My first question is whether you are a US citizen or permanent resident. If you are a resident, how quickly your petition is adjudicated makes little difference because of the long waiting line for visas in this category. If you are a citizen, the question would then be why the expedited treatment is needed or requested. The USCIS can, anfd often does expedite processing of petitions if a legitimate good reason is given. Merely contacting a member of Congress and asking for his/her assistance will not get a petition expedited treatment. I would also add that you, not your attorney, must request the congressional assistance, since you are the constituent, not your lawyer.

Lastly, if you are basing your belief as to the USCIS' response time on the website, you are also misplacing your trust. The processing times on the USCIS website are not to be taken as "written in stone"; they can vary widely from those dates for many reasons.

Before considering taking any action against your attorney, I would suggest you make an appointment to discuss the matter calmly and professionally.

Good luck!

This answer is of a general nature and should not be relied upon as final, nor is it intended as legal advice. A consultation with an experienced attorney is always the best way to go.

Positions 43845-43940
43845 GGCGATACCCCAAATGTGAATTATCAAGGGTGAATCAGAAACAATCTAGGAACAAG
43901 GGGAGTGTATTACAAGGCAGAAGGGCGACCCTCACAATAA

Thank you for your response. To further add to that, the Congressman is reaching out on the grounds that shortly after we filed our petition we had discovered that we were expecting our first child. My wife is due in March and maintaining bills and planning for a child in two countries is incredibly taxing, no matter how much income I receive, which is adequate by USCIS standards of income.


I would speak to your attorney to see what the deal is with her. There are many reasons for a delay that cannot be attributed to your attorney but rather to USCIS. Sometimes, a file may sit on a supervisor's desk and get piled under several other files. Again, you need to communicate with your attorney and tell her your concerns. I am sure you will have the answers that you are seekings.

Mr. Lorenzon's answer to your question does not establish an attorney client relationship, but rather is meant to share knowledge with the general public. For specific advise on your case, you need to consult one on one with an immigration attorney. Mr. Lorenzon can be reached at 216 573 7322 or at All initial constulations are free.


I do understand the conflicting information. This is because some Congresspeople do help and some do not. I sued to work for Senator Bradley and we always worked hard for our constituents to assist them with the immigration process by calling the "congressional liaison" staff and by directly communicating with folks in the administrative process who can help our clients. On the other hand, I had friends in other congressional offices who "paid lip service" to the process of assisting the constituents about immigration issues and then they did not actually do anything. Personally I do not think that there is anything that can be done with regard to your attorney in this regard because he/she may not be familiar with the way the Congressperson in question handles their constituents with regard to immigration issues.